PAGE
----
The right-wing punditocracy's hatred of John McCain crested the other day with Ann Coulter's declaration that she'd support Hillary Clinton, were John McCain to get the nomination. According to Coulter, Hilldawg is "more conservative" and stronger in the "War on Terror" having supported the Iraq War and not been so testy about torture. She also got in a couple pot-shots about campaign finance reform and immigration. This denunciation of McCain by the right's talking heads has been seen by most observers as a fit of pique over the public's refusal to pay any attention to their anointed favorites: Rudy, then Romney. That may well be but is that all?
The GOP's witless wonders in media-land have reason to feel a little insecure of late. They've been cheerleaders for the party's two biggest constituencies, bible thumpers and plutocrats for decades now. Neither group is currently in the best PR position and they're none-too-pleased with each other at the moment. The public is not enthused about conservative business as usual.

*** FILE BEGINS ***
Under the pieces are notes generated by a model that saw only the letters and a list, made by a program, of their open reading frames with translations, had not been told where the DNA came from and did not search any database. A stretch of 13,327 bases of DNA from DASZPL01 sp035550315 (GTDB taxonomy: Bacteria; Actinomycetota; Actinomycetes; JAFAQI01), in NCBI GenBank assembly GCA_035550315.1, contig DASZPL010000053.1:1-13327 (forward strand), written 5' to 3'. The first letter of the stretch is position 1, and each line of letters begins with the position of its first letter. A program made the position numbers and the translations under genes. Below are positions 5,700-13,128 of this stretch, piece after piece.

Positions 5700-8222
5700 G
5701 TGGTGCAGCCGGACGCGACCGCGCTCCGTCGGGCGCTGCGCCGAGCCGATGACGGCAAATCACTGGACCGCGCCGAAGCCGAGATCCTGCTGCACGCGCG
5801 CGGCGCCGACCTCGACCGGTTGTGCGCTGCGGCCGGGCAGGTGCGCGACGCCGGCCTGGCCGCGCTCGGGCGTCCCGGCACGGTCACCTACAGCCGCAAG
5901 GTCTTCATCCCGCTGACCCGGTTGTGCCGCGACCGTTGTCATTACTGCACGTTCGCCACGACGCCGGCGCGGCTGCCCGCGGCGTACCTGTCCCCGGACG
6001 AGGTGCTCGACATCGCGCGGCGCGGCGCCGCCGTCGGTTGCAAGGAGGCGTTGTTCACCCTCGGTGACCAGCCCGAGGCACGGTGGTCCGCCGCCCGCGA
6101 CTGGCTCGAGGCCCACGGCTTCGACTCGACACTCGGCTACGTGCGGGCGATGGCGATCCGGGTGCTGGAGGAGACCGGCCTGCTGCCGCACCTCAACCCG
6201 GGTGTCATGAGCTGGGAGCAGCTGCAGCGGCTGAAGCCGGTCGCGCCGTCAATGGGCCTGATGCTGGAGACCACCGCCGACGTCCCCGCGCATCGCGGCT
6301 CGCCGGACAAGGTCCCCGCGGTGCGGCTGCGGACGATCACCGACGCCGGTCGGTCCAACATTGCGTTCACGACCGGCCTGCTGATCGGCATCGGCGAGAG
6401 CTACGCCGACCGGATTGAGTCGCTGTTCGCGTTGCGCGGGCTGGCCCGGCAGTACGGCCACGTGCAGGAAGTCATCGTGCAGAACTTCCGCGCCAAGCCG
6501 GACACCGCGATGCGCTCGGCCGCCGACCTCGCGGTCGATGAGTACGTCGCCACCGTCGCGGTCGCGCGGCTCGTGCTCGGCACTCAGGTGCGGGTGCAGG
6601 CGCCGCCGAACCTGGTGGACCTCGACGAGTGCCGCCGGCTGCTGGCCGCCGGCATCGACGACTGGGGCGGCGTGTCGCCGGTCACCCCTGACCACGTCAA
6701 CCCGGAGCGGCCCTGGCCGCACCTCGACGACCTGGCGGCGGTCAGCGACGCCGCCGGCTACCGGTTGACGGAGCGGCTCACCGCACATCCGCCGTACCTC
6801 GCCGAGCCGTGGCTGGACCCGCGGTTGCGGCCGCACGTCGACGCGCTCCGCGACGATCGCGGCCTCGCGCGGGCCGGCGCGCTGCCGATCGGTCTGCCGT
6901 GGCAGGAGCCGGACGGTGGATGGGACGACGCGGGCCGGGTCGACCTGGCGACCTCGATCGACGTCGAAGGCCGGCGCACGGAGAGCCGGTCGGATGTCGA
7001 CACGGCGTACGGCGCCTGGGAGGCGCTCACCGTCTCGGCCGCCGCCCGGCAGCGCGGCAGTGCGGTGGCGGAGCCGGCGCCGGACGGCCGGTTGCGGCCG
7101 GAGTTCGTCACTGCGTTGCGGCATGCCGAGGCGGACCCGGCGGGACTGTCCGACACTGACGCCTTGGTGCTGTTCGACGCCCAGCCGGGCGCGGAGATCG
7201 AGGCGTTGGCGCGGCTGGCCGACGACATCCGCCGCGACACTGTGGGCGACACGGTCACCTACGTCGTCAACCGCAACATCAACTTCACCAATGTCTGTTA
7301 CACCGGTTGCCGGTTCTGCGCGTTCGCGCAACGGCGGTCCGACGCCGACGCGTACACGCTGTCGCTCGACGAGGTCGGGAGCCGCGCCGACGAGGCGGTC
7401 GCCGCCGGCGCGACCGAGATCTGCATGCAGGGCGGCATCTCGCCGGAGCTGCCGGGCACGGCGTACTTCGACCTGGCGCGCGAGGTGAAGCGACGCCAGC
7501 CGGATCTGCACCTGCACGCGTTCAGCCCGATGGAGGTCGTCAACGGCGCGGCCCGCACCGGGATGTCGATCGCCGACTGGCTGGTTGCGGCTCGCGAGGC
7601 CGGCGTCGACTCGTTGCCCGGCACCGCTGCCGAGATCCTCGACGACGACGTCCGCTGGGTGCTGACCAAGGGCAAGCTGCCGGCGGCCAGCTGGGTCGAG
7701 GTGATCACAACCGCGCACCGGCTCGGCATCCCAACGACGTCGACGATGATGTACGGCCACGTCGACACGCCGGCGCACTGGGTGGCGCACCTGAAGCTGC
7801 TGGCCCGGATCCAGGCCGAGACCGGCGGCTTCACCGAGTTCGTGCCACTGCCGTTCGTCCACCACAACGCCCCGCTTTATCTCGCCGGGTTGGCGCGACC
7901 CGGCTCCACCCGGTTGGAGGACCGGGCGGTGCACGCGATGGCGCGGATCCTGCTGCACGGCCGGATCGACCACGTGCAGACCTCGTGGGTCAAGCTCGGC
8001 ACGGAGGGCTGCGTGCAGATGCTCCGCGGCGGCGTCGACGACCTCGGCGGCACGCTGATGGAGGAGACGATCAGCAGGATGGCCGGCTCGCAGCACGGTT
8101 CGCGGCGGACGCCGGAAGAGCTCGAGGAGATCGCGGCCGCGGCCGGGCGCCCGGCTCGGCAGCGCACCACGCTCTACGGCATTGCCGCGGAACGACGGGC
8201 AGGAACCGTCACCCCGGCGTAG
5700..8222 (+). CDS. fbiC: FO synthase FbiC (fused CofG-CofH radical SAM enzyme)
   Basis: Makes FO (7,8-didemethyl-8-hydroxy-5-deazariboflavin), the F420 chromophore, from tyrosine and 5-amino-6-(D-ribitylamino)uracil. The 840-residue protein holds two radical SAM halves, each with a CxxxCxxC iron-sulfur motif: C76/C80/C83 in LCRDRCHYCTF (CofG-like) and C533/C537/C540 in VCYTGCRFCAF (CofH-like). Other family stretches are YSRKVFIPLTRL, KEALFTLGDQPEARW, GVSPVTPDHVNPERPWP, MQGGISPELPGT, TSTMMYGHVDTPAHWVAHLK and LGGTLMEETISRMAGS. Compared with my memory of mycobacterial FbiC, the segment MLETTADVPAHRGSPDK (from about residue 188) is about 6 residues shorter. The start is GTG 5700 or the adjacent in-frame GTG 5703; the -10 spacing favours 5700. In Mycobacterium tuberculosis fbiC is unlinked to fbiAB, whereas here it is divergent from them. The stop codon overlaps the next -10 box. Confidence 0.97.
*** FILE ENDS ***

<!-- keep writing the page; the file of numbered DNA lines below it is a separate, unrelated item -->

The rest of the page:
Enter John McCain, the great maverick of the Republican Party, the man who would buck the powers that be. Except, of course, he's not. There was the John McCain who partnered with Russ Feingold to pass a campaign finance reform bill and stood, momentarily, against his party on the Bush tax cuts but, ever since he bent over backward to kiss Jerry Falwell's ring, America's crustiest presidential candidate has scarcely missed an opportunity to signal to the party elite that he's more than willing to sell it all out for a shot at the White House. He even backpedaled on immigration and all-but lied about his initial reasoning for opposing the tax cuts,
So now we come back to Coulter and Co. throwing eggs at the Straight Talk Express, denouncing a man they should know damned well is every bit their candidate. Are they really incensed at their loss of influence or really desperate to hide that they haven't lost any?